The staggering assertion has been made in a documentary from Al Jazeera and follows previous claims in 2008 that heavier tunes such as Metallica’s ‘Enter Sandman’ and Drowning Pool’s ‘Bodies’ were played incessantly to prisoners at the naval base in Cuba.
According to the report ‘innocent children's songs were abused for inhumane purposes’ as music from the popular US children programme was blasted repeatedly into prisoners’ ears.
Christopher Cerf, the man behind the distinctive Sesame Street theme tune and a further 200 songs used in the show over the years, says he was shocked to discover that his music which was intended for good was used as a form of torture.
Speaking in the film he says: ‘'My first reaction was ‘this can't possibly be true, this is just too crazy’ it was just absurd.’’
‘I didn't really like the idea that I was helping to break down prisoners, but it was much worse when I heard later that they were actually using the music in Guantanamo to do deep interrogations to inflict long-term pain on prisoners so that they would talk.’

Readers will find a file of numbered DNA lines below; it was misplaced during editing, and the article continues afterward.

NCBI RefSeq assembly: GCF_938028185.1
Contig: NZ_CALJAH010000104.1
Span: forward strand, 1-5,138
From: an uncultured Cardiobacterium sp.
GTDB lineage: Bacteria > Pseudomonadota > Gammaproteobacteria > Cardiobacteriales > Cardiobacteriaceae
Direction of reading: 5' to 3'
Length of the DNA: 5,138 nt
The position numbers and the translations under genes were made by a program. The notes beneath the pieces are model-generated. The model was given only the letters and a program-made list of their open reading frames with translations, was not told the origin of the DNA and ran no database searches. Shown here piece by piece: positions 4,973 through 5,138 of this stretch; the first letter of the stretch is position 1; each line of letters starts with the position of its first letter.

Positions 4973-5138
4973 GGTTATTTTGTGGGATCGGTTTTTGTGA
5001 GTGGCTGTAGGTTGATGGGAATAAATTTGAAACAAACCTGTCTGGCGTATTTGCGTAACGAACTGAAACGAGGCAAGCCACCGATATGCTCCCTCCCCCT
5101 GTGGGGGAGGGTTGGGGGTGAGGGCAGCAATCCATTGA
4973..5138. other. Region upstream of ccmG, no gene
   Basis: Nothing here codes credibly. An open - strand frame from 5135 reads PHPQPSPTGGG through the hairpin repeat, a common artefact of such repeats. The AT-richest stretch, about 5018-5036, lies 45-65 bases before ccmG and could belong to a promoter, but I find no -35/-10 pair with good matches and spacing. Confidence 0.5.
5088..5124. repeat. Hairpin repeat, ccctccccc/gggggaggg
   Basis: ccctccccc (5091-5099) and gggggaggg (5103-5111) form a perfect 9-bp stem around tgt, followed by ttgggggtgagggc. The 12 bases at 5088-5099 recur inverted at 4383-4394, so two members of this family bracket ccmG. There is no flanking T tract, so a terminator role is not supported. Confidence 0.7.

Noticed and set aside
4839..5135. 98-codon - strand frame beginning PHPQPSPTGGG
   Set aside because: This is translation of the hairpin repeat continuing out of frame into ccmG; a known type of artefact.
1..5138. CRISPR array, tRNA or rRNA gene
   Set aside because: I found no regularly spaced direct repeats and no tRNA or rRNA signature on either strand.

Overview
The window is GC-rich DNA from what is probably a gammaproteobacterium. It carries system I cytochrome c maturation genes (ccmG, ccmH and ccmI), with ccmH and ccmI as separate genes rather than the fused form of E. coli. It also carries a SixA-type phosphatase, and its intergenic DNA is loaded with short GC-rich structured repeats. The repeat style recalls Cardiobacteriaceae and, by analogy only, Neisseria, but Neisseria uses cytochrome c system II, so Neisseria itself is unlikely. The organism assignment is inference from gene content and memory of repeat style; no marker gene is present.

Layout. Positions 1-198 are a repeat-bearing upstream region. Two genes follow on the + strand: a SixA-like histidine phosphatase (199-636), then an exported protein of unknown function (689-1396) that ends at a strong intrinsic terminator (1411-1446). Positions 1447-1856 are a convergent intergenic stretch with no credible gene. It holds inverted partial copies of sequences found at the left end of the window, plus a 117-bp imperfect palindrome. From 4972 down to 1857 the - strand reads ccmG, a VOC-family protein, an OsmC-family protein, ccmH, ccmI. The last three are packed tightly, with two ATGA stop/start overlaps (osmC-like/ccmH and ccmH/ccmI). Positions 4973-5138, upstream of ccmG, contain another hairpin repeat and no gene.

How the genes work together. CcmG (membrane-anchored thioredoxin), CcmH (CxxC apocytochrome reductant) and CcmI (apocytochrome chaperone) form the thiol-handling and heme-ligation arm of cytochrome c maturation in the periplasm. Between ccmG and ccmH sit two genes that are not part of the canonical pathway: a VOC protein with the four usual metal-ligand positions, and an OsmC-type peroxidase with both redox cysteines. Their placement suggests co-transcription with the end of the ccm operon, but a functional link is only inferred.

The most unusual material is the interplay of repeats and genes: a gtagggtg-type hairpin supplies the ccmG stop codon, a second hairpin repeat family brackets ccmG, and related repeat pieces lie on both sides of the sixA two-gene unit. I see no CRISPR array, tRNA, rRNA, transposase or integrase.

It is not the first time Sesame Street music was reported as being used to break the will of prisoners.
In 2003 the U.S. military allegedly used the soundtracks to soften up Iraqi POWs.
Award-winning Mr Cerf, who has been working for the famous children's television show for four decades added: 'This is fascinating to me because of the horror of music being perverted to serve evil purposes, but I'm also interested in how that's done and what is it about music that would make it work for that purpose.
'The idea that we would be doing torture ourselves to save our own freedom is very ironic.’
A CIA document shown in the report entitled 'Guidelines for Interrogation Methods' and produced by the medical services department of the CIA states that permitted levels and durations for which music can be played to prisoners is the equivalent to being: ‘as loud as the highway for 18 hours a day, the volume of a cranked up motorbike for eight hours or a jackhammer for two hours.'
In the programme Thomas Keenan from The Human Rights Project at Bard College in New York claims that sometimes prisoners were left for hours or even days listening to music at Guatanamo Bay, Kabul and other hidden sites.
Source: Daily Mail